Home Depot opportunities

Target opportunities

Home Depot threats

Target threats

  • Target faces short-term growth problems, and expansion into Canada has suppressed profits.

  • Retailers are facing challenges due to high unemployment and increased payroll taxes.

  • Amazon continues to encroach on traditional brick-and-mortar retail.

One dividend to rule them all
In this writer's humble opinion, it seems that Home Depot has a better shot at long-term outperformance, as the U.S. housing market has barely begun to recover from a once-in-a-lifetime crash. Increasing consumer home-improvement spending and strong housing starts have already fueled a double in Home Depot's shares over the past two years. On the other hand, Target has been expanding its geographical presence as well as product offerings, but it's been crimped by an ongoing retail malaise, and a long-running shift toward online retail has barely begun to impact larger brick-and-mortar retailers. You might disagree, and if so, you're encouraged to share your viewpoint in the comments below. No dividend is completely perfect, but some are bound to produce better results than others. Keep your eyes open -- you never know where you might find the next great dividend stock!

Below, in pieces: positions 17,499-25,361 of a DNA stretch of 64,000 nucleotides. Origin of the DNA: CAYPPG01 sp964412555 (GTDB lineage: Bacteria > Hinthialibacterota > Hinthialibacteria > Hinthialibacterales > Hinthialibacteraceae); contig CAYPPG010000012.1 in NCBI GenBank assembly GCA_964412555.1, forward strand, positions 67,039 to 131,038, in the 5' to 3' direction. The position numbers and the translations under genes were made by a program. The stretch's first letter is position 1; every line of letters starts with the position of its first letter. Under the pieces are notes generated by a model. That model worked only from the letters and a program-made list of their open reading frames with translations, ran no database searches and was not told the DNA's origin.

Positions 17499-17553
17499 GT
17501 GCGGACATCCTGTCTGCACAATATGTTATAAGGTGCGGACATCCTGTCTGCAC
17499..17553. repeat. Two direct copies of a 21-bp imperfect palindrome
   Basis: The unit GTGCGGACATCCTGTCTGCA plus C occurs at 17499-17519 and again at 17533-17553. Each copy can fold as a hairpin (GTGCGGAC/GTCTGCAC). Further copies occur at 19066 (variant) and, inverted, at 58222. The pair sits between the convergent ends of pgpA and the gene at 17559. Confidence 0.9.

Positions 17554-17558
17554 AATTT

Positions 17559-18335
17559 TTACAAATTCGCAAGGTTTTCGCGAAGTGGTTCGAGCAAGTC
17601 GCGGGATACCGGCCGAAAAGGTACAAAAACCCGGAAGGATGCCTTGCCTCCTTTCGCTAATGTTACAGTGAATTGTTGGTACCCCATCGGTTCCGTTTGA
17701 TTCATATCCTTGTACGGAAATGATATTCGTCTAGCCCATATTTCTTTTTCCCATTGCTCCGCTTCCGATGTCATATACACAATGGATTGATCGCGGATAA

Looking for more great dividend stocks?
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The article Home Depot vs. Target: Which Stock's Dividend Dominates? originally appeared on Fool.com.

Fool contributor Alex Planes has no position in any stocks mentioned. The Motley Fool recommends Amazon.com, Home Depot, and Lumber Liquidators. The Motley Fool owns shares of Amazon.com and Lumber Liquidators. Try any of our Foolish newsletter services free for 30 days. We Fools may not all hold the same opinions, but we all believe that considering a diverse range of insights makes us better investors. The Motley Fool has a disclosure policy.